Check out his most popular video, “Radio” at
And listen to his new song, Time Wasn’t On My Side at Time Wasn’t On My Side

SITR: You started your college music career playing talent shows at Penn State, and doing interviews on RCN public TV stations. Now you’re about to release a professional quality Album, and have a music video playing on MTV U! When did the pace really start to pick up with your music?

Chris A: The motivation that I’m getting from the people around me, fans and the people that I’m working with motivates me to work harder with my music and try to take it to the next level.

SITR: Like the song ‘Radio’ suggests, is it ever tempting for you to write music that you think will have mass appeal instead of music that you think that is well composed?

Chris A: Well I always want to make music that will have mass appeal, but I also want to make sure that it’s well done. I just don’t want to be a ringtone, single artist. I want to make quality music that will keep me around for a long time.

SITR: What can people expect from your upcoming album ‘Autumn’? Will it have any surprises on it or will it mostly surround the vibes of your recent singles?

Chris A: Autumn will pretty much feature some chill, laid back records, and some up-tempo rhythmic songs. It won’t necessarily be similar to my recent singles, but it’s the same approach that will be alike. Honest songwriting, melodic and no frills.

SITR: What else is planned for this year? Any specific shows or collaborations?

Chris A: Right now I’m working on getting a record deal, I’m currently working on some new music and some upcoming collaborations. I’m also doing a charity show in NYC on December 7th, you can follow me on twitter and my website to find out more as the details unfold.

SITR: What are some of your favorite and least favorite things about being a college musician?

Chris A: I love being a college musician because you get to meet a lot of people; it’s beneficial to a musicians career. It feels great when you can meet and get to know people that appreciate your music. The least favorite thing would have to be being stereotyped as a typical college kid, but besides that I love it!

SITR: How is the music scene at Montclair? Has it helped or hindered your music career?

Chris A: The music scene at MSU is awesome, kids out here show a lot of support and I really appreciate that. They keep me grounded and motivated.

SITR: Is there anything you miss about PSU?

Chris A: Yes of course, I miss the culture, I miss the people, I miss jamming out with my buddy Topher Stephenson, but I’ll be back around that area hopefully soon.

SITR: What advice do you have for other musicians trying to juggle music and school?

Chris A: Stay in school!!! Being in college has done a lot for me as far as meeting people and fans that appreciate your music. Music isn’t going anywhere, take your time and be patient and when it’s your turn it’ll definitely happen for you.

Follow Chris at the following websites:


Weekly Outsource with Tim Harakal

tim harakal

Tim Harakal is a prominent singer-song writer hailing from the Lehigh Valley. Tim and his producer, Jules Gavin, have been tickling the ear drums of PA music fans for years, and now with a brand new LP under his belt, his music is spreading throughout the east coast. With a unique brand of song-writing, and a live performance that demands attention from anyone within ear-shot, Tim Harakal is climbing his way to the top. If you have any appreciation for acoustic tunes, you can’t miss out on this guys music.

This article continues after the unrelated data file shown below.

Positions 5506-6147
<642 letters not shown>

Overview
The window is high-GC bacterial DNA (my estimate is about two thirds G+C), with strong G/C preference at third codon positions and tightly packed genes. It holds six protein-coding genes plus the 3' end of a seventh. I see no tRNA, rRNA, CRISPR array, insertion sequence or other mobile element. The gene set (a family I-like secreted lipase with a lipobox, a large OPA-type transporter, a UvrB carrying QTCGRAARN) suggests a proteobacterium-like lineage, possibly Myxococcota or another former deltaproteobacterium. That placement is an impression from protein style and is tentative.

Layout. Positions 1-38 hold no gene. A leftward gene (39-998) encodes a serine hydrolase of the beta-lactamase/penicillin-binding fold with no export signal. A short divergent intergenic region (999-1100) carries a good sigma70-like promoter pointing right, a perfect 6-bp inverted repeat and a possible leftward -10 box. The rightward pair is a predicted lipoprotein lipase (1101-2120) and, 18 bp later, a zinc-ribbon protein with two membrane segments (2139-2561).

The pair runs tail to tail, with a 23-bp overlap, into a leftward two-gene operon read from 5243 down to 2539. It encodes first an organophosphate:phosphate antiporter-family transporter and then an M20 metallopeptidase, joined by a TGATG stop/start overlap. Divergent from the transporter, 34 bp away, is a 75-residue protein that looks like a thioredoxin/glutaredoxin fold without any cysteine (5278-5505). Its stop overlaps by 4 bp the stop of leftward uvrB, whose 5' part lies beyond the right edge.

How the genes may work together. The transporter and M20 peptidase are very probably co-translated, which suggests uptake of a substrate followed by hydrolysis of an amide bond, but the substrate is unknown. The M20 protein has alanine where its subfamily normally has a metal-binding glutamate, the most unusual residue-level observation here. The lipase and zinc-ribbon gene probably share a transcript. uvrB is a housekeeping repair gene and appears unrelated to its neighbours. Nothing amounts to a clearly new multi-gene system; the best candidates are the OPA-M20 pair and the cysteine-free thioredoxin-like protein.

Check out the video for his new single, Save Me

AND, go grab his new LP, “Big Things” on iTunes, and check out his website to hear some delicious tunes

SITR: When did you first start writing you own music?  What drove you to pursue it as a full time career?

Tim: I started writing originals my Sophmore year at Kutztown University, and I recorded them shortly after in my dorm. After I had enough songs recorded I threw them on what was the cool new thing…Myspace. To my surprise I started receiving emails asking if I had a CD for sale. I didn’t want to say no so I made a CD and started sending it out. I had my music playing in Tokyo, Australia, Germany, and all over the US…which ultimately led to me dropping out of college with the idea of playing music for money. That was what started it all…Myspace.

SITR: You and Jules Gavin put on an incredible show, and have put together an amazingly unique album, “Big Things”..How did you guys meet/decide to collaborate your efforts?

Tim: I dated Jules sister for a while.. he hated it, but since I was around so much and us both were musicians, we were bound to jam. One day after a metal jam session in Jules basement I hesitantly approached him with my acoustic CD… I’m sure you know, being a musician yourself, that when you first present your music, especially originals, to somebody you expect the worst.. But he was best drummer I knew so it was worth a try. Despite my reservations, he actually dug the music and soon after bought a Djembe (hand drum). We have been rocking harder since.

SITR: After writing over 40 original songs, how did you decide which ones to put on your first official LP?

Tim: Unfortunately music at its roots and marketing don’t always go hand and hand. What I mean is that I play music because it makes me feel good and I have certain songs I like to play and listen to more than others, but being marketable is about playing music that makes others feel good… Which in turn makes me feel good, but in a different way. We took note of what songs were received best at the shows, talked to the fans and listened to the radio. Then we just put the songs that met that criteria on the album…Bam.. Big Things!